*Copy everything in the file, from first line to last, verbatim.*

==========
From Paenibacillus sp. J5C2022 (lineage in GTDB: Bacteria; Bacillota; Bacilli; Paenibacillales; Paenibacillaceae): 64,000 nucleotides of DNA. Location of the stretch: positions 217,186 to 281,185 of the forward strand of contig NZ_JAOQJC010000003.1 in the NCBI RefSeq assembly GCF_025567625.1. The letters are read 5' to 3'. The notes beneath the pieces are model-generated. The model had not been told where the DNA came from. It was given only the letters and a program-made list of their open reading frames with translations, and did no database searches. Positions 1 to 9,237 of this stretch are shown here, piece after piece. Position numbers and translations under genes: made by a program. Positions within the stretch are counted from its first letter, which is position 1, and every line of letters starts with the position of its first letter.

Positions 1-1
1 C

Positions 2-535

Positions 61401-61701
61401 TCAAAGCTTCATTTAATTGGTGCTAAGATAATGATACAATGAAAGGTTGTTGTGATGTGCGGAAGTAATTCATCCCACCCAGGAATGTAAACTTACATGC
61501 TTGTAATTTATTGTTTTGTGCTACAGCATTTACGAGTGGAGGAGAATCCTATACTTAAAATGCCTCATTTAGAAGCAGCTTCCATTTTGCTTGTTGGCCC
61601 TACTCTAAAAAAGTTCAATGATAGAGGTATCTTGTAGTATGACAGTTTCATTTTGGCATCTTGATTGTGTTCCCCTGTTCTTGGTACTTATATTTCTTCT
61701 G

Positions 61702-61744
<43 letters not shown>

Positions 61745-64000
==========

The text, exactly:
From Paenibacillus sp. J5C2022 (lineage in GTDB: Bacteria; Bacillota; Bacilli; Paenibacillales; Paenibacillaceae): 64,000 nucleotides of DNA. Location of the stretch: positions 217,186 to 281,185 of the forward strand of contig NZ_JAOQJC010000003.1 in the NCBI RefSeq assembly GCF_025567625.1. The letters are read 5' to 3'. The notes beneath the pieces are model-generated. The model had not been told where the DNA came from. It was given only the letters and a program-made list of their open reading frames with translations, and did no database searches. Positions 1 to 9,237 of this stretch are shown here, piece after piece. Position numbers and translations under genes: made by a program. Positions within the stretch are counted from its first letter, which is position 1, and every line of letters starts with the position of its first letter.

Positions 1-1
1 C

Positions 2-535

Positions 61401-61701
61401 TCAAAGCTTCATTTAATTGGTGCTAAGATAATGATACAATGAAAGGTTGTTGTGATGTGCGGAAGTAATTCATCCCACCCAGGAATGTAAACTTACATGC
61501 TTGTAATTTATTGTTTTGTGCTACAGCATTTACGAGTGGAGGAGAATCCTATACTTAAAATGCCTCATTTAGAAGCAGCTTCCATTTTGCTTGTTGGCCC
61601 TACTCTAAAAAAGTTCAATGATAGAGGTATCTTGTAGTATGACAGTTTCATTTTGGCATCTTGATTGTGTTCCCCTGTTCTTGGTACTTATATTTCTTCT
61701 G

Positions 61702-61744
<43 letters not shown>

Positions 61745-64000